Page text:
Working Group 5: Access to K-12 CS & engineering education

This group is identifying state-level data about computer science enrollment in high schools, 2-year, and 4-year institutions as well as successful completion of CS programs.  In addition, this group is learning about research on the use of gendered language in computer science and its impact on girls and women, and best practices to overcome such subtle language bias and get girls and women more engaged

Facilitator: Eboney Hearn, Executive Director of Office of Engineering Outreach Programs, MIT; REBLS Steering Committee member


Working Group 6: Designing engaging high school courses in computer science and engineering

Group members are sharing their experiences in their districts in CS courses, engineering and math courses, about barriers to offer those courses; AP exam access to underrepresented groups; course access to girls; course access to students with special needs, and standardization of CS education in high schools, as well as success stories and experiences, and hands-on engagement.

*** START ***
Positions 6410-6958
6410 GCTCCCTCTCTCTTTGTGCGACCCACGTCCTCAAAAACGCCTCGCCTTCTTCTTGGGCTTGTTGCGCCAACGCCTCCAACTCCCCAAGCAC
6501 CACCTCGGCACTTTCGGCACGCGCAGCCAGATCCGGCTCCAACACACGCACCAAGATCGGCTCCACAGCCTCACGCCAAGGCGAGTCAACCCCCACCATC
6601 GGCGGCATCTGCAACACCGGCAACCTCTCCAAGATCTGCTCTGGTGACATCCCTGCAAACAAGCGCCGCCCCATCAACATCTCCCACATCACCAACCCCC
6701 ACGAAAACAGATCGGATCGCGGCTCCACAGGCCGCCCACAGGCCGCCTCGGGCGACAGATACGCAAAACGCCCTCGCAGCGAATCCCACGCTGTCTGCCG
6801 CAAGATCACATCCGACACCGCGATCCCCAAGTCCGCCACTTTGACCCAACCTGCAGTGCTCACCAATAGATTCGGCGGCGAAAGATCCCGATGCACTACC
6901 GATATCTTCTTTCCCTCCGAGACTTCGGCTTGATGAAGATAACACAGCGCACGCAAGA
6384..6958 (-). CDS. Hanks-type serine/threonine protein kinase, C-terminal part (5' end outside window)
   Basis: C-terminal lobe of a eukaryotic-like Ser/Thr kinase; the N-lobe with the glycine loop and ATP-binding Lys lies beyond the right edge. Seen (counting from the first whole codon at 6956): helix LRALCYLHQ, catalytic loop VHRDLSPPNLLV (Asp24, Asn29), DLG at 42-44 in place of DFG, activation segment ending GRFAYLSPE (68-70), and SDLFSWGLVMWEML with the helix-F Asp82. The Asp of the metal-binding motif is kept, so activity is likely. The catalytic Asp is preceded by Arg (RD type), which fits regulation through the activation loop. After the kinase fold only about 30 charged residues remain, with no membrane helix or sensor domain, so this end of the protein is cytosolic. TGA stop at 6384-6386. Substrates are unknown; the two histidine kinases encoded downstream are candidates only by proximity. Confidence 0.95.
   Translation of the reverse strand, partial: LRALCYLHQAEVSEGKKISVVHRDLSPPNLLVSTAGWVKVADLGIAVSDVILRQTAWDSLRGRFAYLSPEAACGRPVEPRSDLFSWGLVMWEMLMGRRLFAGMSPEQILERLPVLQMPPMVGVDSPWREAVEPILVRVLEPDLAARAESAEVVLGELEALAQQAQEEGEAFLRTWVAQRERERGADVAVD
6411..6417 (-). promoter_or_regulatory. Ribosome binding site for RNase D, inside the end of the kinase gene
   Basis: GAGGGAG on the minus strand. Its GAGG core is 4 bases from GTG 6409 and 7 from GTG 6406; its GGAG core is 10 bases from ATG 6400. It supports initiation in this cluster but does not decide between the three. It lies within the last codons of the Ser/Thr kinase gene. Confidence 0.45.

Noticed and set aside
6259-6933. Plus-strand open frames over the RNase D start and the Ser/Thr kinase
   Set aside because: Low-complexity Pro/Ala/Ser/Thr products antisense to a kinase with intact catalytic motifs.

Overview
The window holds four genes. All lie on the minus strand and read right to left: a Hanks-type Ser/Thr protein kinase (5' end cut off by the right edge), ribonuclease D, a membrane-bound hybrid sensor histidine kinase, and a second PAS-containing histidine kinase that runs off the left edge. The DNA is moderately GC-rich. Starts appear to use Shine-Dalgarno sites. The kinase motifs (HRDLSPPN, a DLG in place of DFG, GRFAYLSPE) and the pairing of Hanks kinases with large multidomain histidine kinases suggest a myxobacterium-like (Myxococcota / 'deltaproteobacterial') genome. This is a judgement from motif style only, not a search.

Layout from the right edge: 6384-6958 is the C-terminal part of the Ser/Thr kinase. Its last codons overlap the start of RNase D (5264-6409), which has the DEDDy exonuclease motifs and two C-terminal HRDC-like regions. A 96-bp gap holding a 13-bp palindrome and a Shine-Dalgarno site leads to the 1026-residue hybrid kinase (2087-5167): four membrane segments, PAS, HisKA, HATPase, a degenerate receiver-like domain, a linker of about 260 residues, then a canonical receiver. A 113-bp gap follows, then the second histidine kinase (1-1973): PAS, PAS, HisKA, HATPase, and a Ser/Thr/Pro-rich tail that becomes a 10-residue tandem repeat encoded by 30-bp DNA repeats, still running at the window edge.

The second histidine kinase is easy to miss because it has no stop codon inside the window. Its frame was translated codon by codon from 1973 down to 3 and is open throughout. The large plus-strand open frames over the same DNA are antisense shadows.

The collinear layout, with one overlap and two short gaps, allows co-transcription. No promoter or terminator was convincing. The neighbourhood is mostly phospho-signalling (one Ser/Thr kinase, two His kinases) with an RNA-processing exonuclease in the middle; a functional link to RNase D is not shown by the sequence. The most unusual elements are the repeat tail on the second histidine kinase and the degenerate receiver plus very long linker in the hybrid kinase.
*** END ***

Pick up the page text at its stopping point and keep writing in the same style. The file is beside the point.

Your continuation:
Facilitator:

Ray Laoulache, Associate Dean for Academic Affairs & Professor of Mechanical Engineering, College of Engineering at UMass Dartmouth; Co-PI, REBLS.


Working Group 7: Transitions - community college to 4-year institution

This group will discuss ways to improve outcomes for bachelor's completion students (aka, transfer students), and increase dual-enrollment offerings between high schools and 2-and 4-year postsecondary institutions. Our goal is to gather ideas for effective practices that we can explore implementing at our own institutions.

Facilitators:  

Fred Martin, Professor of Computer Science; Associate Dean for Student Success, Kennedy College of Science, UMass Lowell; Co-PI REBLS
Kimberly Griffith, College Access Advisor at Bristol Community College
Jay Termini, Department Chair Computer & Information Science at Northern Essex Community College
Steven Fernandez, Engineering Engagement Specialist, UMass Amherst Coillege of Engineering